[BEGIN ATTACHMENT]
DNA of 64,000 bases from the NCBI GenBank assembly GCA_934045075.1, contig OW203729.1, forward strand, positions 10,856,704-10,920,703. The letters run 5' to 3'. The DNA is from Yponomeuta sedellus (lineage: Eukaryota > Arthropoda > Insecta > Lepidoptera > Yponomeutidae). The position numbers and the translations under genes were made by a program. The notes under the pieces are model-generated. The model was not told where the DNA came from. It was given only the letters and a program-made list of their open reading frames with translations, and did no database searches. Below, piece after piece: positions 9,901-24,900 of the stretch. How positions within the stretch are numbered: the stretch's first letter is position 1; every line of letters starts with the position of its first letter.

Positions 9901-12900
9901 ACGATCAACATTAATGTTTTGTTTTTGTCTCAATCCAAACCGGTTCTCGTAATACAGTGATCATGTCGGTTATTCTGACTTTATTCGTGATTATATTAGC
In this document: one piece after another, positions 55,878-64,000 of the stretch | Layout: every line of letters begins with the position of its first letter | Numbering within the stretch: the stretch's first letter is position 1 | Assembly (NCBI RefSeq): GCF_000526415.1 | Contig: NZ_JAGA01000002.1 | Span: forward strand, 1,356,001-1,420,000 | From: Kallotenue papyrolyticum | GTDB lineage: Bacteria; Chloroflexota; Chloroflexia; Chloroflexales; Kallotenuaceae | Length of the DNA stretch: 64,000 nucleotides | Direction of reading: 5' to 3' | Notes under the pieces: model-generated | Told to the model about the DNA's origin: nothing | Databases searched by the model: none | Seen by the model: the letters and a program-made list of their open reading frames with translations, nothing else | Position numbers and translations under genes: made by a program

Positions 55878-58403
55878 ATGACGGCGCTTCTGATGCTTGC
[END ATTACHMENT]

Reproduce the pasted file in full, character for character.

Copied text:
DNA of 64,000 bases from the NCBI GenBank assembly GCA_934045075.1, contig OW203729.1, forward strand, positions 10,856,704-10,920,703. The letters run 5' to 3'. The DNA is from Yponomeuta sedellus (lineage: Eukaryota > Arthropoda > Insecta > Lepidoptera > Yponomeutidae). The position numbers and the translations under genes were made by a program. The notes under the pieces are model-generated. The model was not told where the DNA came from. It was given only the letters and a program-made list of their open reading frames with translations, and did no database searches. Below, piece after piece: positions 9,901-24,900 of the stretch. How positions within the stretch are numbered: the stretch's first letter is position 1; every line of letters starts with the position of its first letter.

Positions 9901-12900
9901 ACGATCAACATTAATGTTTTGTTTTTGTCTCAATCCAAACCGGTTCTCGTAATACAGTGATCATGTCGGTTATTCTGACTTTATTCGTGATTATATTAGC
In this document: one piece after another, positions 55,878-64,000 of the stretch | Layout: every line of letters begins with the position of its first letter | Numbering within the stretch: the stretch's first letter is position 1 | Assembly (NCBI RefSeq): GCF_000526415.1 | Contig: NZ_JAGA01000002.1 | Span: forward strand, 1,356,001-1,420,000 | From: Kallotenue papyrolyticum | GTDB lineage: Bacteria; Chloroflexota; Chloroflexia; Chloroflexales; Kallotenuaceae | Length of the DNA stretch: 64,000 nucleotides | Direction of reading: 5' to 3' | Notes under the pieces: model-generated | Told to the model about the DNA's origin: nothing | Databases searched by the model: none | Seen by the model: the letters and a program-made list of their open reading frames with translations, nothing else | Position numbers and translations under genes: made by a program

Positions 55878-58403
55878 ATGACGGCGCTTCTGATGCTTGC